UVB (280-315nm) has a short wavelength, high energy and also causes sunburn in humans and plants. UVB is known to damage protein and nucleic acids in plant cells, causing decreased metabolism and decreased number of flowers. UVB can have positive effects for plants as well. Cannabis responds to the stress and sunburn from UVB wavelengths, by creating it’s own sunscreen in the form of trichomes. The more trichome production the higher the THC, CBN and CBD levels.

/>ReptiSun Reptile Fluorescent T5H0 Lamp

Ultraviolet Light (UV)

Many of the spectrum wavelength ranges I mention above are visible to the human eye, but plants require wavelengths above and below the visual spectrum of light that includes ultraviolet (<400nm) and far-red/infrared (>700nm).

The appropriate amounts of far-red and infrared light can also be a very effective at promoting robust stem growth, proper node spacing, and more flowers and fruit. Too much IR radiation can also be an issue because to plant the majority of IR radiation is felt as heat. Growers who use traditional 1000W HPS lighting, which produces excess heat through IR radiation, have to install and operate expensive HVAC systems to mitigate the heat. Too much IR radiation can cause plants to stretch spreading out the plant nodes, can discolor the leaves or even kill the plants. Choosing a light with the right appropriate amount of far-red and infrared light is key for healthy and natural plant growth.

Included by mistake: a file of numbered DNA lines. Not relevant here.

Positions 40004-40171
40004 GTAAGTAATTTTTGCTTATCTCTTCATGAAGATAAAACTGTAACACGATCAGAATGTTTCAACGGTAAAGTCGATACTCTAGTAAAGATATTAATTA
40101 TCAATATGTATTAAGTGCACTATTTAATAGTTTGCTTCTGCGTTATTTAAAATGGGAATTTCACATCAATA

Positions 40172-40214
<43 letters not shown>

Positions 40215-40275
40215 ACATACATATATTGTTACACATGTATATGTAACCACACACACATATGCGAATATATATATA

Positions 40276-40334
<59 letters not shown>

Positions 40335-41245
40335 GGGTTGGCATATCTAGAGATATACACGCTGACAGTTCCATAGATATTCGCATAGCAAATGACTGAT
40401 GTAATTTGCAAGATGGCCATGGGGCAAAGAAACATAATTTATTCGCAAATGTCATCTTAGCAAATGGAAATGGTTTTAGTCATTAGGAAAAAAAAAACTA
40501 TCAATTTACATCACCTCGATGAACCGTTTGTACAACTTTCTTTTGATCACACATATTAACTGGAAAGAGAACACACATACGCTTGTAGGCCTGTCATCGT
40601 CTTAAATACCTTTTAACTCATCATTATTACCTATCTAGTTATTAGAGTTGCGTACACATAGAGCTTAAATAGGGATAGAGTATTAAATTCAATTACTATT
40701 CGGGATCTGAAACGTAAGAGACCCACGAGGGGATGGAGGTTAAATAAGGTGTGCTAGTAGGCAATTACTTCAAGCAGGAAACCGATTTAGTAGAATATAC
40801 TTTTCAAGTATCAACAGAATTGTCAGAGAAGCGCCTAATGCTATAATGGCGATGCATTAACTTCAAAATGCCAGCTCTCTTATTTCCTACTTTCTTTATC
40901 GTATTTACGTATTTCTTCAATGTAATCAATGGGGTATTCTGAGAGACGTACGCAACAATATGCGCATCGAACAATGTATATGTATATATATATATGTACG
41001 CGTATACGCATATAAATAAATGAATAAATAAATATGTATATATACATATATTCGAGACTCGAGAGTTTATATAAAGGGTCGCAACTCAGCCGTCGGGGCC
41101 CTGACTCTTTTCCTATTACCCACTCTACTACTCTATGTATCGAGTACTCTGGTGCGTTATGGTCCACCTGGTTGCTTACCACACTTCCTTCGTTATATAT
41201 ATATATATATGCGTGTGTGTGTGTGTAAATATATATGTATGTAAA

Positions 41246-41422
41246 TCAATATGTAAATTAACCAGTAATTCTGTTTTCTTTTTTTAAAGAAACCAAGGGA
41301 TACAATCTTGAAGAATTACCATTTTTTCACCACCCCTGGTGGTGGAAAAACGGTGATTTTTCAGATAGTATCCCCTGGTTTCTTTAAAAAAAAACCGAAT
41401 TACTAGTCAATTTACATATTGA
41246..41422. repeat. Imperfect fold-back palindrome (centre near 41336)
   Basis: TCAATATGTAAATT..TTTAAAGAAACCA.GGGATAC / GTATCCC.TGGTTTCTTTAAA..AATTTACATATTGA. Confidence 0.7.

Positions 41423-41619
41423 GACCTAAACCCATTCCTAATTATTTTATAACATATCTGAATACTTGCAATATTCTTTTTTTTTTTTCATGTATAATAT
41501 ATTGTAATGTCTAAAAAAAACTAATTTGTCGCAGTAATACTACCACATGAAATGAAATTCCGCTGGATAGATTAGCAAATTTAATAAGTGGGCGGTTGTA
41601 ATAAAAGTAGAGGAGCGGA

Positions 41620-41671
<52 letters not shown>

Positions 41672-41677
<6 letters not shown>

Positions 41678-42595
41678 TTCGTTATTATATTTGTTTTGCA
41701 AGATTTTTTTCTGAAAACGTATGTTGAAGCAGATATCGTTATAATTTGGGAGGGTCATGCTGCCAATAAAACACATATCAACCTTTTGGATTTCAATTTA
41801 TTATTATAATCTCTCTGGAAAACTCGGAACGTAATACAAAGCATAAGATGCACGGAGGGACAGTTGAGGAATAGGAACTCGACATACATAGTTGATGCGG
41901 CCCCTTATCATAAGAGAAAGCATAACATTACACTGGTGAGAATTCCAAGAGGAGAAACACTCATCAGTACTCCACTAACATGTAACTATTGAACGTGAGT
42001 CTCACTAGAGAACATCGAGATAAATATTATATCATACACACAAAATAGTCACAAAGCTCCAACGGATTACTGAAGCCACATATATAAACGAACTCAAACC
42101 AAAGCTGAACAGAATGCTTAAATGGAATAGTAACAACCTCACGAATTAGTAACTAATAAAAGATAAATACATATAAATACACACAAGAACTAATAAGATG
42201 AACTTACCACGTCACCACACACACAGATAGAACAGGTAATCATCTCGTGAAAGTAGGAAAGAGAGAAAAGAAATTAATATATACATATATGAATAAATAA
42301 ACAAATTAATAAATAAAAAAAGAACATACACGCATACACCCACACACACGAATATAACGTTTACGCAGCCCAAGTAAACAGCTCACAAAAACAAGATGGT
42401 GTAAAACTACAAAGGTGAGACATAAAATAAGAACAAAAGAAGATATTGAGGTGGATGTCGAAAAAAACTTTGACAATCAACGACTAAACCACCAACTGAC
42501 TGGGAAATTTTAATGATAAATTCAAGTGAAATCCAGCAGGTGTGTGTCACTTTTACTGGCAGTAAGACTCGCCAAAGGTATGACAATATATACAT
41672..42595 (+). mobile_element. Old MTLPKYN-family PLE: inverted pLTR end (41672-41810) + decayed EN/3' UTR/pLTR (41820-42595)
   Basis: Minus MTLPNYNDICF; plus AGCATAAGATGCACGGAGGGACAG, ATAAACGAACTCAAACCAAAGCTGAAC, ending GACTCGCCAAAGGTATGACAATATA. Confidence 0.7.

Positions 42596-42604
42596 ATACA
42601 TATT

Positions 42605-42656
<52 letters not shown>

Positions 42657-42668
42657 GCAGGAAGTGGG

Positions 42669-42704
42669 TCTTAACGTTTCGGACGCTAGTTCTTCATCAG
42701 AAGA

On the far end of the spectrum (>700nm) you find far-red and infrared wavelengths of light. Far-red and infrared light have very long wavelengths, and very little energy. Infrared wavelengths are not visible to the human eye and only can be felt as heat. We know that blue and red light is optimal for plant development, but research conducted in 1957 has shown that combining blue light and red light with far-red/infrared light (700-760nm), led to an increased rate of photosynthesis due to the Emerson effect. The protein Phytochrome is the only known receptor that is sensitive to far-red/infrared wavelengths. Plants use Phytrochrome to regulate when a plants is to switch from vegetation state to flowering, and the time of flowering, due to the length of daylight or exposure to artificial light.

Finally, UVA and near ultraviolet light (315-400nm) has the longest wavelengths of UV light and can be very beneficial to plant development. UVA has also been shown to increase the amounts of THC, CBD, and terpene production in cannabis plants, without the negative effects of UVB. Wavelengths in the UVA spectral range are included in the absorption spectrum, particularly in the 380nm range. The absorption spectrum is the range of wavelengths of light that are absorbed by green chlorophyll for photosynthesis. Additionally, research has shown that exposing plants to UVA light can also inhibit mold growth and fungal development.